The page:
Donations pour in for Carlson family
The Detroit News (Page 2A)

July 16, 1982

DETROIT — Donations for the Carlson septuplets and their family have been pouring in since their historic birth on Monday, according to a family spokesperson at Sinai Hospital of Detroit.

Among the first companies to make donations was Johnson and Johnson, offering a lifetime supply of their products which include baby shampoo and lotion. In response to a challenge Governor Milliken made yesterday to Michigan corporations, Ford Motor Company has donated a van, and the A & P supermarket near the Carlsons' Westfield home has given the family vouchers. The Kimberly-Clark Corporation today offered a lifetime supply of Huggies disposable diapers.

In his statement, the governor also stated that the State of Michigan would purchase a new home for the family once a suitable house could be found. The Carlsons currently rent a two-bedroom house in Westfield.

Gifts from individual families also make up a significant part of the donations. A local bank has set up an account into which well-wishers may deposit money. They report an impressive turnout, though the family's representative declined to give a specific dollar amount. The donations have come from all over the country and around the world. Toys and baby clothing also make up a large part of the gifts the family has received.

The Carlsons received some gifts even before the children were born, when they were anticipating the birth of the nation's first sextuplets. An Italian family that had sextuplets two years ago sent six small teddy bears and a note that they would be praying for the Carlsons. The package had been sent by airmail and arrived two days after the septuplets' birth. A seventh bear sent by international two-day express mail followed the next day and included a letter in broken English expressing the Italian family's best wishes for all seven children.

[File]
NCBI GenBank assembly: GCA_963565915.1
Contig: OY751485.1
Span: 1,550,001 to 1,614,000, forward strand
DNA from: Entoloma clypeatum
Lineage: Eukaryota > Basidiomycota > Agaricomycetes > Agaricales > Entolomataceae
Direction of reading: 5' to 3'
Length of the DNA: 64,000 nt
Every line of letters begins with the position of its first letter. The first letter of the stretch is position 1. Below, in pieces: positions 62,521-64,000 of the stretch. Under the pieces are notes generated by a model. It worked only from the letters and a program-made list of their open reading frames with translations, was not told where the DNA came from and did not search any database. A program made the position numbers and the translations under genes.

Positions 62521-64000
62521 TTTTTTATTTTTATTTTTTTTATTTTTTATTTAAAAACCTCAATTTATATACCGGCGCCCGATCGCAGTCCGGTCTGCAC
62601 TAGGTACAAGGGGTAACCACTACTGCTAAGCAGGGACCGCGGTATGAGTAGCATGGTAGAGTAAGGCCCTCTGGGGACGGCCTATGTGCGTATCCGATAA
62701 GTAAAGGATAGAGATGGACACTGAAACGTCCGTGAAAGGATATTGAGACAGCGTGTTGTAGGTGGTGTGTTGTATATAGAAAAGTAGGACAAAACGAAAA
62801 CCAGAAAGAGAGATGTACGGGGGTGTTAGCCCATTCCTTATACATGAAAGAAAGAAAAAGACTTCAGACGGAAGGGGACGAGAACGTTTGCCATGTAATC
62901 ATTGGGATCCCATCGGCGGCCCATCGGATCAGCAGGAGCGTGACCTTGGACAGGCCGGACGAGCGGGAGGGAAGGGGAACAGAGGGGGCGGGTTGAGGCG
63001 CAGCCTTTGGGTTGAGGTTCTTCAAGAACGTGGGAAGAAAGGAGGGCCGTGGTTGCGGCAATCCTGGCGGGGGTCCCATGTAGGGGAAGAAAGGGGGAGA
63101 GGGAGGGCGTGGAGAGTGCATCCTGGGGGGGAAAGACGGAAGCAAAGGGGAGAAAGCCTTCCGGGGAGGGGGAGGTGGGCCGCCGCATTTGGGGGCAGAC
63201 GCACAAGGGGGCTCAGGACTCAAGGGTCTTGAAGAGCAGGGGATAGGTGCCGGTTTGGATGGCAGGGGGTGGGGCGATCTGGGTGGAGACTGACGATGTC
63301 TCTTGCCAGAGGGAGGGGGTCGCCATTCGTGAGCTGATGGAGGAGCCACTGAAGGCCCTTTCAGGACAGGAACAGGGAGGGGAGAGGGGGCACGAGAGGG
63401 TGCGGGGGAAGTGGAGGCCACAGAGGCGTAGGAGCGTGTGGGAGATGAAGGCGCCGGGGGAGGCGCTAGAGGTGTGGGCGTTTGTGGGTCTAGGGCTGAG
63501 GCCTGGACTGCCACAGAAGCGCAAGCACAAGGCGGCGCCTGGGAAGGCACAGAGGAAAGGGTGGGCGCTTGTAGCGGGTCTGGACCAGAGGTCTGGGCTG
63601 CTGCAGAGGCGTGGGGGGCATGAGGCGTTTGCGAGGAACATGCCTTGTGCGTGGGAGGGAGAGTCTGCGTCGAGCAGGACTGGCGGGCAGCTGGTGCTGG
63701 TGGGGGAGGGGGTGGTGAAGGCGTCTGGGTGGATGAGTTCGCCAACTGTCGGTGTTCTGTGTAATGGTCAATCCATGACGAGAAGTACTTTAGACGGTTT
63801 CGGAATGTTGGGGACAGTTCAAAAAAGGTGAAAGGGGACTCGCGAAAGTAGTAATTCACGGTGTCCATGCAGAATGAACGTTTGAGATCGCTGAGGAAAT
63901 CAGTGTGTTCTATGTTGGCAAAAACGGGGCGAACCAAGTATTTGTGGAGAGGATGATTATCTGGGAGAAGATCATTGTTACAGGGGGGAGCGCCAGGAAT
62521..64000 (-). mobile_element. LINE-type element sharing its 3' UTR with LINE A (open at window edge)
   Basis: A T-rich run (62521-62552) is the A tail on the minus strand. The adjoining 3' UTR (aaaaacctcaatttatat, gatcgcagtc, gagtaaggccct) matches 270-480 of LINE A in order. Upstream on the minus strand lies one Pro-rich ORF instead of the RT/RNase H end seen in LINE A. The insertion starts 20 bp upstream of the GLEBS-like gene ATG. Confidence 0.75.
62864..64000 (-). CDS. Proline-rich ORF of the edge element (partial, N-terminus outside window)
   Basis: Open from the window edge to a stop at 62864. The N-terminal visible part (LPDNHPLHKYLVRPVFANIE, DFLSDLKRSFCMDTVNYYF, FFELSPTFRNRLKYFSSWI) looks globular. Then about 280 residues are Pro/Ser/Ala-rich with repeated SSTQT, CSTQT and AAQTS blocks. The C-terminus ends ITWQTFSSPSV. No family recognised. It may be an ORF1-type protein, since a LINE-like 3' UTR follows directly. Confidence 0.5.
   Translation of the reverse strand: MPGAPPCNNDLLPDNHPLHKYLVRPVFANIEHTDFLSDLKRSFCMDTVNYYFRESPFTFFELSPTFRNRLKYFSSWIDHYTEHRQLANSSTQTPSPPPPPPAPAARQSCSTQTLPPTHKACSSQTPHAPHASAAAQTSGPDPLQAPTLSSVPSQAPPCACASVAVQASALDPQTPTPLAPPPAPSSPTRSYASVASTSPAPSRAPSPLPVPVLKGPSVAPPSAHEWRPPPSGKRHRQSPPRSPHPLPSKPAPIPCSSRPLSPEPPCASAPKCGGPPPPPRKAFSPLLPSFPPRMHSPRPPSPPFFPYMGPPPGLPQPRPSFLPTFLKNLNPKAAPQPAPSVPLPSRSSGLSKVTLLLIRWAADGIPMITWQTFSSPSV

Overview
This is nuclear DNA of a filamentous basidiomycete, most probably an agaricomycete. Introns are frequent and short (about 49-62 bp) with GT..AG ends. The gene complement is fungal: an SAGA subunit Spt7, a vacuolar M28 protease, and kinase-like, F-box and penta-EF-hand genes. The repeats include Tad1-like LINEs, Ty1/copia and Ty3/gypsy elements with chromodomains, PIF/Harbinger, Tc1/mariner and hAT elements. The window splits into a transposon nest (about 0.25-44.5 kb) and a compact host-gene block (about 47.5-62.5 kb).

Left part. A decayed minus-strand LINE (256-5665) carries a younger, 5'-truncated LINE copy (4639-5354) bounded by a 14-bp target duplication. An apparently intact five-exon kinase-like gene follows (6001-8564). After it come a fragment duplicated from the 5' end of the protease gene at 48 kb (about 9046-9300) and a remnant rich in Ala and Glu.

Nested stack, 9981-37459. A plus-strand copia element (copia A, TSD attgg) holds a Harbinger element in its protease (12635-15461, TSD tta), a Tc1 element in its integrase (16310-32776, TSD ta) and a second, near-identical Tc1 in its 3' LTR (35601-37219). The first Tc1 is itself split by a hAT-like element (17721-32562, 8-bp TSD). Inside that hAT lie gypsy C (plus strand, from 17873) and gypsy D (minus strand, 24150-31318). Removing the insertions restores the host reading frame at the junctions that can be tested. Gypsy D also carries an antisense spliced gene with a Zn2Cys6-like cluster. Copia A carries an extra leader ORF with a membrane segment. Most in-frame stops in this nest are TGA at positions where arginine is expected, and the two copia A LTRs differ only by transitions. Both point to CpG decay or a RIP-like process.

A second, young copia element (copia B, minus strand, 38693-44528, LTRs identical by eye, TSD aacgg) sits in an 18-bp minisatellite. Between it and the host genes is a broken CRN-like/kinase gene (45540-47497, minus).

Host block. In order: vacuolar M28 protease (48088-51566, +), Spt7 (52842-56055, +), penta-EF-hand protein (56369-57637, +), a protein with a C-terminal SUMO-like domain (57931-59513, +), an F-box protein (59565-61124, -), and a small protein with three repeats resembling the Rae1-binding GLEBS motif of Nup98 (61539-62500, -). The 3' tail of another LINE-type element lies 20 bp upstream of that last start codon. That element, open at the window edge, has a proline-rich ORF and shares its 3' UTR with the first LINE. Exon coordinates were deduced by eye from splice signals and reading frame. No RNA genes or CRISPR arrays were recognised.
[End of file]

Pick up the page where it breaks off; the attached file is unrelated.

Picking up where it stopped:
Donations also seem to be increasing as the babies' prognoses improve. All of the septuplets except Baby A, Melissa, were in critical condition at birth, though all but two — Baby E, Molly, and Baby G, Megan — were upgraded within 24 hours. When the news of Molly's upgrade to serious condition was announced yesterday, a representative of the bank in charge of the septuplets' account said they experienced a spike in donations.

"It's as though people are being cautious and didn't want to get their hopes up at first," said Rebecca Armsworth, the family spokesperson. "Or maybe this news makes people realize that this family will likely have seven college tuition bills to pay one day."

The Detroit News is a trademark of its respective company. Used without permission. This article is fictional.
The Carlson Septuplets, characters, and stories © 1994-2006 by Jessie Mannisto.